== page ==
The embodiments described above are based on the assumption that the directions of the arrow marks inscribed on the arrow-mark keys 50a to 50d indicate the directions in which the image projected on the screen 12 is desired to be observed. Alternatively, the arrow marks may be inscribed in the respective keys so as to indicate the directions in which the image is desired to be moved.

The illustrated image projecting apparatus has been described as using a microfiche F as a microfilm. This invention can be similarly embodied in an image projecting apparatus using a roll film. When images recorded on a roll film Fa of the duplex type as illustrated in FIG. 14 are to be projected on the screen 12, for example, these images are made to be projected as rotated by 90 degrees by rotating the prism 31 by 45 degrees. When the film Fa is moved in the longitudinal direction, therefore, the image on the screen 12 moves in the vertical direction. The switch between the first and second strips of the film is accomplished by the manipulation of the arrow-mark keys 50a and 50c.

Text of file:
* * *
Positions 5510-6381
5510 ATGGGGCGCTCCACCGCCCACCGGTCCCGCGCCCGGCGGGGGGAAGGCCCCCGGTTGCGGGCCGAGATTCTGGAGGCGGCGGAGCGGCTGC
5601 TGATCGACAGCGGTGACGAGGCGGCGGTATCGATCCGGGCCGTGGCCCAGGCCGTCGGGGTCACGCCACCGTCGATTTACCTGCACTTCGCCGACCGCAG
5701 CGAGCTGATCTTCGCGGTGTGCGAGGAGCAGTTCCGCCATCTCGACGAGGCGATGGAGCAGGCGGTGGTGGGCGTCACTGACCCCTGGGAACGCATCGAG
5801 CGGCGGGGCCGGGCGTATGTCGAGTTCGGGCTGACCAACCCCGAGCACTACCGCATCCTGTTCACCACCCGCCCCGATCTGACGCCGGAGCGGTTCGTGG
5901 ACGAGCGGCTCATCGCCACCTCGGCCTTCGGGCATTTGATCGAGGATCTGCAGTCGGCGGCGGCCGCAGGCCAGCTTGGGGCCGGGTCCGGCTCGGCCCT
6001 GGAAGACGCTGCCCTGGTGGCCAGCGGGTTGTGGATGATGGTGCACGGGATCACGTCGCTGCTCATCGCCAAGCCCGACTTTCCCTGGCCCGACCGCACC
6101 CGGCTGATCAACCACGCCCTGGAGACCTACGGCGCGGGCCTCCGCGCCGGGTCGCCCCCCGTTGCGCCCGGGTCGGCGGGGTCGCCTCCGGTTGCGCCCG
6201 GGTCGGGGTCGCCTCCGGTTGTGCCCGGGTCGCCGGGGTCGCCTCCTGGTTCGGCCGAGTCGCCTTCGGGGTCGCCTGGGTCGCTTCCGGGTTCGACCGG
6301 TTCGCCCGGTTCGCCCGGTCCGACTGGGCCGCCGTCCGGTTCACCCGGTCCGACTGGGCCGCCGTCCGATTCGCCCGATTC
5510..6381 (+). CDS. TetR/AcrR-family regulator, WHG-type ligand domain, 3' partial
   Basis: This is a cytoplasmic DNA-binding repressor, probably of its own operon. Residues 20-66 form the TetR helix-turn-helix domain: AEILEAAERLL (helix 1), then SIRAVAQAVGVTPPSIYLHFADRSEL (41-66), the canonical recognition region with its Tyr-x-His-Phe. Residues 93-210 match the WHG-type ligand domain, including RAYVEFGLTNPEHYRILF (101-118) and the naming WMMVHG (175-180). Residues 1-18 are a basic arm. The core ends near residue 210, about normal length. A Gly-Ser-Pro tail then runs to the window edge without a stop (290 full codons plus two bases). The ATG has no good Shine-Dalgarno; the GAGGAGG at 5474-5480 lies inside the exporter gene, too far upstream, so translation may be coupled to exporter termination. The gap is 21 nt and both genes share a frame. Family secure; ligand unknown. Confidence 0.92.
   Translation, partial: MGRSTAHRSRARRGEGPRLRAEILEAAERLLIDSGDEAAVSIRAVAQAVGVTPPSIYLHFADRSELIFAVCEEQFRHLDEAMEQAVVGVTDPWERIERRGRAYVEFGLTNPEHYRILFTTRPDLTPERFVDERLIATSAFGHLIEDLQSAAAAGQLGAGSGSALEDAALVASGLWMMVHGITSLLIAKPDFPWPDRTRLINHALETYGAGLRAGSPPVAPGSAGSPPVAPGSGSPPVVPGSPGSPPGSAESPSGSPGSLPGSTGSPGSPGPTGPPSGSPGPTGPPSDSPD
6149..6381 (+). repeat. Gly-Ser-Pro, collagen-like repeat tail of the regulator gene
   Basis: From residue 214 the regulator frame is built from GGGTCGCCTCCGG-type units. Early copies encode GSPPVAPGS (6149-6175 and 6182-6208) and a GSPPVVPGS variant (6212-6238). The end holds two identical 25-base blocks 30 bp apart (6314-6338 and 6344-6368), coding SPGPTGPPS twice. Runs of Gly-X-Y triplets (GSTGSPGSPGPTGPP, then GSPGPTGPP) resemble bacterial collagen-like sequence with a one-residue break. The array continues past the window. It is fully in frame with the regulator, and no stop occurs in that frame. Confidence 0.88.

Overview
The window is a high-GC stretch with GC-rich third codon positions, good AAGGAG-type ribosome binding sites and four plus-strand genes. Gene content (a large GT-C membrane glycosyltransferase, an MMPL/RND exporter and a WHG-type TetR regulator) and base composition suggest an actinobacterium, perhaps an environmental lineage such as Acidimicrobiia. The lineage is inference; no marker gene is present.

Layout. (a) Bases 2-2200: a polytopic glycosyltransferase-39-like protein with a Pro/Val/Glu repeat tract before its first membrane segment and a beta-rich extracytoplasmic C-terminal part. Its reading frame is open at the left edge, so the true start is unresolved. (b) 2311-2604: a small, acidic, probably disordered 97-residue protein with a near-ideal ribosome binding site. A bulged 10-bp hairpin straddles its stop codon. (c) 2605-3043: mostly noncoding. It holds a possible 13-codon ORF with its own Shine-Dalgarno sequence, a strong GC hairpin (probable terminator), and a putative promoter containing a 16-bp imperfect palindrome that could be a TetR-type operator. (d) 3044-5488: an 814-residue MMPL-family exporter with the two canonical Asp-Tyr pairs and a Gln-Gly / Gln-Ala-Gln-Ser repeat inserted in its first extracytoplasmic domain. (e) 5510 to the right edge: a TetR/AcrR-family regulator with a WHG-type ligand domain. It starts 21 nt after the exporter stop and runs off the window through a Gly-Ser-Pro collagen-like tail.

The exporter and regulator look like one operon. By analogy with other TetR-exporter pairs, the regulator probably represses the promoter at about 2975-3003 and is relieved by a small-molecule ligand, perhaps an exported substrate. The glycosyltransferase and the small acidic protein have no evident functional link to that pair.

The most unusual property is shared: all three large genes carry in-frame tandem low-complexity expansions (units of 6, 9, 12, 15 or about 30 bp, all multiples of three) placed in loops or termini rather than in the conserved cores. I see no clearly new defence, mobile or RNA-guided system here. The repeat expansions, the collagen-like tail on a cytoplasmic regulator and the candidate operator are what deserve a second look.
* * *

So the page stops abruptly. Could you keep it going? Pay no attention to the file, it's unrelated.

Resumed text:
In an image projecting apparatus using a roll film Fb of the duo type as illustrated in FIG. 15, when one channel of the roll film Fb is passed through the path of projected light and the trailing end of the roll film Fb is brought to the position of the projected light path by continuous depression of the arrow-mark key 50b, the switch of the first channel to the second channel is effected by automatically rotating the prism 31 by 90 degrees. After the film Fb has been moved to the last image frame "L" in the first channel, the direction of movement of the film is reversed and then the image frames "M," "N," "O," . . . are sequentially projected on the screen.

While this invention has been illustrated and described in accordance with a preferred embodiment, it is recognized that variations and changes may be made and equivalents employed herein without departing from the invention as set forth in the claims.

Patent Citations
Cited PatentFiling datePublication dateApplicantTitle
US2966096 *Feb 8, 1956Dec 27, 1960Del Torre GiacomoPanoramic motion picture apparatus
US3871759 *Dec 30, 1971Mar 18, 1975Microtech Press IncReader-selector instrument for ultra-high reduction microfilm
US3981574 *Dec 17, 1973Sep 21, 1976Addressograph Multigraph CorporationOptical device